Saturday, July 4, 2009
A proud day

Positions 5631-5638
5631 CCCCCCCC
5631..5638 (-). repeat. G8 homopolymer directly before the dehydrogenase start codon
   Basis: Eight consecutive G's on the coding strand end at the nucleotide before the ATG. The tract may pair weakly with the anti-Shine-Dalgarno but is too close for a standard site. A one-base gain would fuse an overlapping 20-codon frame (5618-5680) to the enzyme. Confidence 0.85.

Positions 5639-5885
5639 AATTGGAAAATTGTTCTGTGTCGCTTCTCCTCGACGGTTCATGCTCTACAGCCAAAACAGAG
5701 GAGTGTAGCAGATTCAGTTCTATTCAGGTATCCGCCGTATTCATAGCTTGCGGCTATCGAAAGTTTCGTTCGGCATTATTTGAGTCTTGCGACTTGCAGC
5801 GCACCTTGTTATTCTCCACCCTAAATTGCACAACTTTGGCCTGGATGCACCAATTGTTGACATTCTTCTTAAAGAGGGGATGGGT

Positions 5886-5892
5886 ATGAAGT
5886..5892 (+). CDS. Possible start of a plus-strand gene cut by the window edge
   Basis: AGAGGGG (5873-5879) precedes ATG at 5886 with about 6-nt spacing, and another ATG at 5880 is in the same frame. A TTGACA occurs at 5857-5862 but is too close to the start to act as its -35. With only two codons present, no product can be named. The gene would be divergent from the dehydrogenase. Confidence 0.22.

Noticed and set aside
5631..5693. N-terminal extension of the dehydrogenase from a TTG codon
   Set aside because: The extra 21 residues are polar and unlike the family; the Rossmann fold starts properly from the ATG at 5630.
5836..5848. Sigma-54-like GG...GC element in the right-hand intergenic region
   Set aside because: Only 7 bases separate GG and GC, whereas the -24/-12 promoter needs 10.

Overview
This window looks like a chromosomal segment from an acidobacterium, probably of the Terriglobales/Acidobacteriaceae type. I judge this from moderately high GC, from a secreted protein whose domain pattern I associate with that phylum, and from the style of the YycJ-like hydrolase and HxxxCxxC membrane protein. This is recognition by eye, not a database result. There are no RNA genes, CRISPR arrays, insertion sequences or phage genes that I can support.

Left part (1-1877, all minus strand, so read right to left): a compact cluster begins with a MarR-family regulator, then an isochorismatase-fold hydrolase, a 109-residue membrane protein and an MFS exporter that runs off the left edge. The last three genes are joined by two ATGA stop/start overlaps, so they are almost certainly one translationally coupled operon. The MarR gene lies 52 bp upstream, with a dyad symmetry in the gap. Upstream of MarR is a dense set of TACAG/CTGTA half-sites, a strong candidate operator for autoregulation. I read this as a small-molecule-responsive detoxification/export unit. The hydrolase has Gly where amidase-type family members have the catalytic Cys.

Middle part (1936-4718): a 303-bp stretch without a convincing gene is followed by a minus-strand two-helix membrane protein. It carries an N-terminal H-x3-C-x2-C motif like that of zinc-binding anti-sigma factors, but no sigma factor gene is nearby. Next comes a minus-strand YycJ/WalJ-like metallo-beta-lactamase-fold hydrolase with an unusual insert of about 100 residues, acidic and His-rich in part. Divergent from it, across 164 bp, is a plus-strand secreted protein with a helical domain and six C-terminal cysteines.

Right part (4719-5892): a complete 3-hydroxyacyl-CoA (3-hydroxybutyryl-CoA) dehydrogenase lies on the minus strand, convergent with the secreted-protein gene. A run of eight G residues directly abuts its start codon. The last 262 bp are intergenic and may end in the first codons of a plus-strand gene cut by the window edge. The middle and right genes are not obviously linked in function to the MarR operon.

This week I proved for the first time that studying Arabic will one day feed my family. Michelle and I have a brand new oven in our Cairo apartment but we hadn’t used it because we didn’t have any cookware. We tried to light it, unsuccessfully, right after we moved in but I burned myself with a lighter in the process so I gave up. I know when all else fails to follow instructions but the instruction manual was entirely in Arabic and I couldn’t seem to find the section that had to do with lighting the oven, at least not on first sight. When we bought disposable baking pans and were desperate to eat meat we decided to try again. After skimming the instructions for a long time I realized that my knowledge of classical Arabic didn’t prepare me for the technical terms used in an instruction manual so I would have to translate my way through it or starve. I pulled out my trusty dictionary and made my best guess as to which section of the instructions had to do with lighting the oven. I translated the title and found out I was right. After skimming that section I still had no idea what it said so I set out for a word-by-word translation. Twenty minutes later, with my translation in hand, we successfully lit the oven. It was moment of triumph. It turns out that I just had to do the same thing I tried when we first arrived (I knew that lighting an oven ought to be intuitive) only I needed to burn myself a little bit longer with the lighter in order for the oven to catch. Celebrating small victories? That’s how I’ve survived four years of studying Arabic. And now I’ve proved once and for all that my translation skills can feed my family. Literally.